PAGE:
3 minutes reading
In the morning golf, wearing knickerbockers, typical plus fours matched with tube socks; a business lunch and a tennis game with pants, V neckline shirt and cap total white look in the afternoon.
The night is devoted to music: he sips a southside, not afraid of staining his suite which – with its smooth cut – stands out also in the most lively of parties.
He is a gentleman, he walks confidently with his pipe and his enchanting and catching gallantry. Ambition, self-awareness and audacity are the ace in the hole for a man who wants to feel free to dream, to establish himself and to… wear. Day or night, formal context or party, there is only one rule: rigid clothes you can’t wait to take off are strictly forbidden.
«He took out a pile of shirts and began throwing them, one by one, before us, shirts of sheer linen and thick silk and fine flannel, which lost their folds as they fell and covered the table in many-colored disarray. While we admired he brought more and the soft rich heap mounted higher — shirts with stripes and scrolls and plaids in coral and apple-green and lavender and faint orange, and monograms of Indian blue.»
But shirts and ties were not all… what about the three-piece suit? The undisputed star, born in the 1920s. It was love at first sight for men because it allowed them to forgo “canonical” clothing and personalize their look expressing their personality at best.
Winston Churchill, who had a passion for three-piece suits, wore a flannel pinstriped suit on “protocol” occasions during the Second World War. We saw lots of three-piece suits – from the most elegant to the most casual – on Leonardo di Caprio in “The Great Gatsby” – but also on many other actors in “Midnight in Paris”.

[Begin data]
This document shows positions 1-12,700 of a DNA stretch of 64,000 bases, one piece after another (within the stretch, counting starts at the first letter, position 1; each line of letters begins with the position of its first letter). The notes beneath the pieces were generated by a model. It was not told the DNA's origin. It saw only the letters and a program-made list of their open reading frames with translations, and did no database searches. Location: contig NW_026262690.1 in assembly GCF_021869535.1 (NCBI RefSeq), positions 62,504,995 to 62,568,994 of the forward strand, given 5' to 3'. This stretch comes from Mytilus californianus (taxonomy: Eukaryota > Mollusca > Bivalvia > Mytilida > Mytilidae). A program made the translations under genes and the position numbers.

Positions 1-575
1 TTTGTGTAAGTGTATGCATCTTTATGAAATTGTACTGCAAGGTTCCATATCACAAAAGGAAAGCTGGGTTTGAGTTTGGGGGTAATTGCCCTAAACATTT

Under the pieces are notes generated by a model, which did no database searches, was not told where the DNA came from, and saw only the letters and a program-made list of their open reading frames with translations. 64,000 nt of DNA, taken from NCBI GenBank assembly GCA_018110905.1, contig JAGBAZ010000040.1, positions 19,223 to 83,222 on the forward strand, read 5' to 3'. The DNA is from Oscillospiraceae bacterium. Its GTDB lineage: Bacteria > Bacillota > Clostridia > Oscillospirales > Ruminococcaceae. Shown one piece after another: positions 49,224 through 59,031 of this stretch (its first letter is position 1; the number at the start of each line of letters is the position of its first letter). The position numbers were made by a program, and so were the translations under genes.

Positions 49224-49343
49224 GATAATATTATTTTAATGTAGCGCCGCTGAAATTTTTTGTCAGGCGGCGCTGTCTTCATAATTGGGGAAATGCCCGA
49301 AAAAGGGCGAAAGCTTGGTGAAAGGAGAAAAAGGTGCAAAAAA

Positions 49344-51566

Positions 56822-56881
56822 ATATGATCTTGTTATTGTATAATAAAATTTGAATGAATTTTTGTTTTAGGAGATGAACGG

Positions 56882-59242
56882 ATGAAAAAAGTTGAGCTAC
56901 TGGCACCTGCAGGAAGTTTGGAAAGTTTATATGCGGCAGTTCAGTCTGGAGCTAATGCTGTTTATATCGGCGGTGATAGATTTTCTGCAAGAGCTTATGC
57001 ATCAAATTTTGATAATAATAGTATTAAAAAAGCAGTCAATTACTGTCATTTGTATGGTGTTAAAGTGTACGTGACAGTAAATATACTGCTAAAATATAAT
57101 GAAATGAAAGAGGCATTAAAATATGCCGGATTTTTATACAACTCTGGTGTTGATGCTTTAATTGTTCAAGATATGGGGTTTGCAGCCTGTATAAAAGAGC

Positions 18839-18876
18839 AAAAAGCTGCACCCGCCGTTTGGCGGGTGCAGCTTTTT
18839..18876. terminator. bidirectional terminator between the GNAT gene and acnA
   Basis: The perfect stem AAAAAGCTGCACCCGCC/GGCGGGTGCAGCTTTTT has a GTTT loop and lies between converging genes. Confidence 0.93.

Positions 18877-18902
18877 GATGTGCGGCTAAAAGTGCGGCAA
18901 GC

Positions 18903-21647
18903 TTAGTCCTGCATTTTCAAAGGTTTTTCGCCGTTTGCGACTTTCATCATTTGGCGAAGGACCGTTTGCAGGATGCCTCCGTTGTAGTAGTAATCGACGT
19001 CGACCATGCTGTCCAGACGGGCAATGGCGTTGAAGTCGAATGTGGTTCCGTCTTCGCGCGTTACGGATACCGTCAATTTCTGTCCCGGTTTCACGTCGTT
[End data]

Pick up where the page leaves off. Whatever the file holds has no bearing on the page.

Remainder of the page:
Similar to famous Victorian ones, these “Mr suites” were exclusively tailored, woolen or in lighter and softer textures – and extremely popular. Each piece was a lesson in style: the jacket was designed in order to exalt the body shape, wrap around shoulders and make the wearer’s physique leaner; it could be double-breasted, with three or four buttons.
The most casual version comprised of tweed trousers – maybe zuava – and other classic items golfers still wear today, with shirts and woolen gilets, possibly diamond-patterned. There is no lack of pinstripes, usually coupled with walking shoes with the top a different color from the bottom.
However, if we want identify a high society “uniform” of the time, the suit par excellence, the trademark that “smells” of richness and wealthiness, that breathes freedom after the Great War – that’s a tuxedo.
Nothing to fear, nothing to hide. Accessories combined with a gentleman’s outfit also go to show this: gloves and handkerchiefs, usually of the same color, silk pochettes, a hat: in felt in the Winter with a lifted or a lowered brim, in straw in the Summer, like Borsalino or Panama, or the more sportive flat cap. Oxford bicolor lace-up shoes at your feet.
In Oscar Wilde’s words: “Dandyism is the assertion of the absolute modernity of Beauty”